Real Spaceships and Mushy Love: 'The Space Between Us' Delivers

"The Space Between Us" movie poster
"The Space Between Us" (2017) features Asa Butterfield as a 16-year-old boy born on Mars who falls in love with someone on Earth (played by Britt Robertson). (Image credit: STX Entertainment)

A new science fiction film, "The Space Between Us," hits theaters today (Feb. 3), and it just might be the most spaced-out teenage love story yet.

The PG-13 film is clearly geared toward younger audiences, but if you're fond of Mars, astronauts and cool spaceships, this movie is well worth the watch — even if a couple of cute and mushy teenage love scenes bring about momentary feelings of awkwardness. With a unique plot and realistic representation of space exploration, it's a movie that space and sci-fi fans of all ages should see. ['The Space Between Us' (Movie Photos)]

Human missions to Mars have been a hot topic in space-themed science fiction stories for decades. "The Space Between Us" introduces a fresh take on this familiar plot, showing audiences a new kind of interplanetary adventure: a young Mars colonists' first trip to planet Earth. 

"The Space Between Us" tells the story of the first person born on the Red Planet, which happens after an astronaut discovers she's pregnant while en route to the Mars colony. In an effort to avoid a scandal, the fictional private spaceflight company in charge of the mission chooses to keep the baby a secret. 

Sixteen years later, the native Martian, named Gardner Elliot, takes his first trip to Earth. There, he hopes to find his father and win the heart of a girl named Tulsa, who he met online while living on Mars. 

The trip doesn't go quite as smoothly as planned, however. Tulsa refuses to believe that Gardner is from Mars, and the search for the boy's father turns into a nationwide police chase. To make matters much, much worse, Gardner's health rapidly declines as his body fights to adjust to a new world that has 62 percent more gravity than where he was born. This new environment makes his body weigh about three times more than it did on Mars.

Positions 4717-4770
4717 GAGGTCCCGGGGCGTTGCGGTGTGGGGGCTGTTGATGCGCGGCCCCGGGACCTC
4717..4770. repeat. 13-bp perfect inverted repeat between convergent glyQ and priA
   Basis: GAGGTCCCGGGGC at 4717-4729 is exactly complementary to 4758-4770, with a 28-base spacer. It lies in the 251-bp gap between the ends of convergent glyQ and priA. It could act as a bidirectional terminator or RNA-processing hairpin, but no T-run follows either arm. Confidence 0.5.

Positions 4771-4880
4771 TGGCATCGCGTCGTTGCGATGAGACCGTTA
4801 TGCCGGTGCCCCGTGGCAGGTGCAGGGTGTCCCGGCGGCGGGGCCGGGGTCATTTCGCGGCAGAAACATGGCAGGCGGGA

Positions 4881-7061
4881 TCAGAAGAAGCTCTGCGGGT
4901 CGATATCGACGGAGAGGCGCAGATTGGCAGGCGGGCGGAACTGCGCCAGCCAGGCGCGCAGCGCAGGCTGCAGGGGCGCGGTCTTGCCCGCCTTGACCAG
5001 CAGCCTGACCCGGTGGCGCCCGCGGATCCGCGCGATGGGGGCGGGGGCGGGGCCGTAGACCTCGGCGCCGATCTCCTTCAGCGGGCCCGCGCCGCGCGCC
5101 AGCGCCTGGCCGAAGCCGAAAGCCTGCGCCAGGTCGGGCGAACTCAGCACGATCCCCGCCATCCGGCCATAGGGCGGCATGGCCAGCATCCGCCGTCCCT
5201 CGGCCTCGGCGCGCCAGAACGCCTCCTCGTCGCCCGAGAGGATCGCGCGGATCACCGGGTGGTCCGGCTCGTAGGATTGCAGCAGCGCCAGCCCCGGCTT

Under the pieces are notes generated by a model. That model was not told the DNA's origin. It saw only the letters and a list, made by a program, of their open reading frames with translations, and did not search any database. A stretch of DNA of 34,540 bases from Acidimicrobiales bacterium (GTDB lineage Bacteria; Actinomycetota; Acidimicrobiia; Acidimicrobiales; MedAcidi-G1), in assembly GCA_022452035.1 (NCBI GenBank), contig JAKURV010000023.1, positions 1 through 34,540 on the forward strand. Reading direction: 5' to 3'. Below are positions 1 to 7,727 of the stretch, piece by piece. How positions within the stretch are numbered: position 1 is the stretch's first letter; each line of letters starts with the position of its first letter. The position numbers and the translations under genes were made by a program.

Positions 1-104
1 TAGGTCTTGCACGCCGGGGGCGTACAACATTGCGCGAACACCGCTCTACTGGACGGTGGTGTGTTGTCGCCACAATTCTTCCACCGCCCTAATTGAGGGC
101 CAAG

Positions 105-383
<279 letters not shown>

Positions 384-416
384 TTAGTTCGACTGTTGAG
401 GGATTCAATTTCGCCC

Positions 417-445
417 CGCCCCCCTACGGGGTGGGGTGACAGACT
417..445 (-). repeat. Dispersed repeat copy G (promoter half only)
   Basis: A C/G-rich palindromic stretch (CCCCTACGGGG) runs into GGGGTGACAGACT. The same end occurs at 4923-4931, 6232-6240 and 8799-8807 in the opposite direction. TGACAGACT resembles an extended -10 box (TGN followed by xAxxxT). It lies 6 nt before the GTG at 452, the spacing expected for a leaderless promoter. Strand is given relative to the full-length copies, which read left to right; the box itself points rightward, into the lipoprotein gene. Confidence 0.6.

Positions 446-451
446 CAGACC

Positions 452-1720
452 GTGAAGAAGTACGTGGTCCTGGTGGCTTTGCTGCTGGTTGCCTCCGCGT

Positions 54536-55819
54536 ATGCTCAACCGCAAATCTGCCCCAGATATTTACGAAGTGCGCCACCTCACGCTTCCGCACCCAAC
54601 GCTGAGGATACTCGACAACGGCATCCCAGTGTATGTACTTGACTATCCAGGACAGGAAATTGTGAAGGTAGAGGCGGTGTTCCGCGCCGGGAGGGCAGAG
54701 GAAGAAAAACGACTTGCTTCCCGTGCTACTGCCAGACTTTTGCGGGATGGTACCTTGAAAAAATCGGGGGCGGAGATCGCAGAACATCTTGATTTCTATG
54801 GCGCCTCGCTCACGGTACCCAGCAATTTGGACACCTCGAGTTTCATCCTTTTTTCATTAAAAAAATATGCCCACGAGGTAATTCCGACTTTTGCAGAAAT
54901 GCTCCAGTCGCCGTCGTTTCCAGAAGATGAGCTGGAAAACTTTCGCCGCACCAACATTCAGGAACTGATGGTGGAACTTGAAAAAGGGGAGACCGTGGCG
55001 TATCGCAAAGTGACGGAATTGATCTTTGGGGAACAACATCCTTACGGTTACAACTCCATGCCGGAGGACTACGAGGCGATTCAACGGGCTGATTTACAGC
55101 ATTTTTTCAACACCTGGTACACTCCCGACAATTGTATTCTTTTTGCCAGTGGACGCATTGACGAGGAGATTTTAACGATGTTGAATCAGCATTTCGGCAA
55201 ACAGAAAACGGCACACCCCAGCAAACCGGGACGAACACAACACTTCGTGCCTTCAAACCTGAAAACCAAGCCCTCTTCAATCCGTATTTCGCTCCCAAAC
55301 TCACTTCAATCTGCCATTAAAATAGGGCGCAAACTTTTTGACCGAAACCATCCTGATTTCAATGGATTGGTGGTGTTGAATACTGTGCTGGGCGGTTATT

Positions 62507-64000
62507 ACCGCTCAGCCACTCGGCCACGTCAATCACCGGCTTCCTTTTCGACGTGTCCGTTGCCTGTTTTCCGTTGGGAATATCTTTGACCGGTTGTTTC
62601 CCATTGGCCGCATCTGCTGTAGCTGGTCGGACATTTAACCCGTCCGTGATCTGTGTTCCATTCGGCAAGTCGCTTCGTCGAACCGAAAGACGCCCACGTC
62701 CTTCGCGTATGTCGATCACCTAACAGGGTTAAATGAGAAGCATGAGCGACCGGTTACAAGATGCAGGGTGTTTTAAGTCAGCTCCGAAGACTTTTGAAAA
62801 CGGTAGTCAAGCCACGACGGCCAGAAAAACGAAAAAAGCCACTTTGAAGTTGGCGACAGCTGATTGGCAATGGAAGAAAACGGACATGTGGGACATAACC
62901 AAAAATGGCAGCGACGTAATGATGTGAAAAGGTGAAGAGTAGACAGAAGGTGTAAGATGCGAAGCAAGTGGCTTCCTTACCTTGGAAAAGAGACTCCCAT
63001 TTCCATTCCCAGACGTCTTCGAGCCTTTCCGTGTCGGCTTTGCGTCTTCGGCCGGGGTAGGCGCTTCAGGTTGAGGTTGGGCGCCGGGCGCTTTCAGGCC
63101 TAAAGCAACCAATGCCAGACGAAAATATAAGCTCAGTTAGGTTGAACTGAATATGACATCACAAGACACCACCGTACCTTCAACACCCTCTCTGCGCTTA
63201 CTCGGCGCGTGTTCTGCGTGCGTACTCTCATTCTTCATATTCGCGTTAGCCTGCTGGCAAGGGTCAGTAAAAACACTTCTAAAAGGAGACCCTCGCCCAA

In Earth's gravity, Gardner's heart struggles to adequately pump blood through his body. Such a condition can lead to a shortage of oxygen flow between the lungs and the rest of the body, Scott Hubbard, NASA's "Mars czar" who served as a science consultant for the film, told So Gardner ends up racing the clock to find his father before his own time runs out. [How Zero Gravity Affects Astronauts' Hearts in Space]

Because there is currently no way to know for sure how the human body would react to a situation like Gardner's, the film's producer Richard Lewis consulted several different medical experts, including cardiologists and flight surgeons, to come up with the most plausible scenario.

The filmmakers clearly studied up on real-world space vehicles and concepts, featuring several of them in the movie. That includes NASA's new rocket, the Space Launch System (SLS), which is still in development and slated for launch in 2018. Dream Chaser, a shuttle-like spacecraft concept by Sierra Nevada Corporation, also appears in the film. In fact, the filmmakers had access to a real prototype of the Dream Chaser

In the movie, to get to Mars, an ascent vehicle launches aboard the SLS and docks at the Mars Transfer Vehicle (MTV), which looks like a cross between the International Space Station and Lockheed Martin's "Base Camp" concept. The MTV then goes on a six- to nine-month trip to Mars, where the vehicle remains in orbit after the astronauts ride a descent vehicle down to the planet's surface. Returning to Earth follows the same process. When humans ultimately do go to Mars, this may very well be the way they do it. 

Technology concepts aside, one thing that makes this movie stand out from other space films is its strong focus on human emotions and character development. In most space movies, "the focus tends to be on hardware and not so much the people, which makes this movie unique," Hubbard said.

Even if teenage love stories aren't your style, this movie is worth checking out. 

Email Hanneke Weitering at or follow her @hannekescience. Follow us @Spacedotcom, Facebook and Google+. Original article on

Join our Space Forums to keep talking space on the latest missions, night sky and more! And if you have a news tip, correction or comment, let us know at:

Hanneke Weitering
Contributing expert

Hanneke Weitering is a multimedia journalist in the Pacific Northwest reporting on the future of aviation at and Aviation International News and was previously the Editor for Spaceflight and Astronomy news here at As an editor with over 10 years of experience in science journalism she has previously written for Scholastic Classroom Magazines, MedPage Today and The Joint Institute for Computational Sciences at Oak Ridge National Laboratory. After studying physics at the University of Tennessee in her hometown of Knoxville, she earned her graduate degree in Science, Health and Environmental Reporting (SHERP) from New York University. Hanneke joined the team in 2016 as a staff writer and producer, covering topics including spaceflight and astronomy. She currently lives in Seattle, home of the Space Needle, with her cat and two snakes. In her spare time, Hanneke enjoys exploring the Rocky Mountains, basking in nature and looking for dark skies to gaze at the cosmos.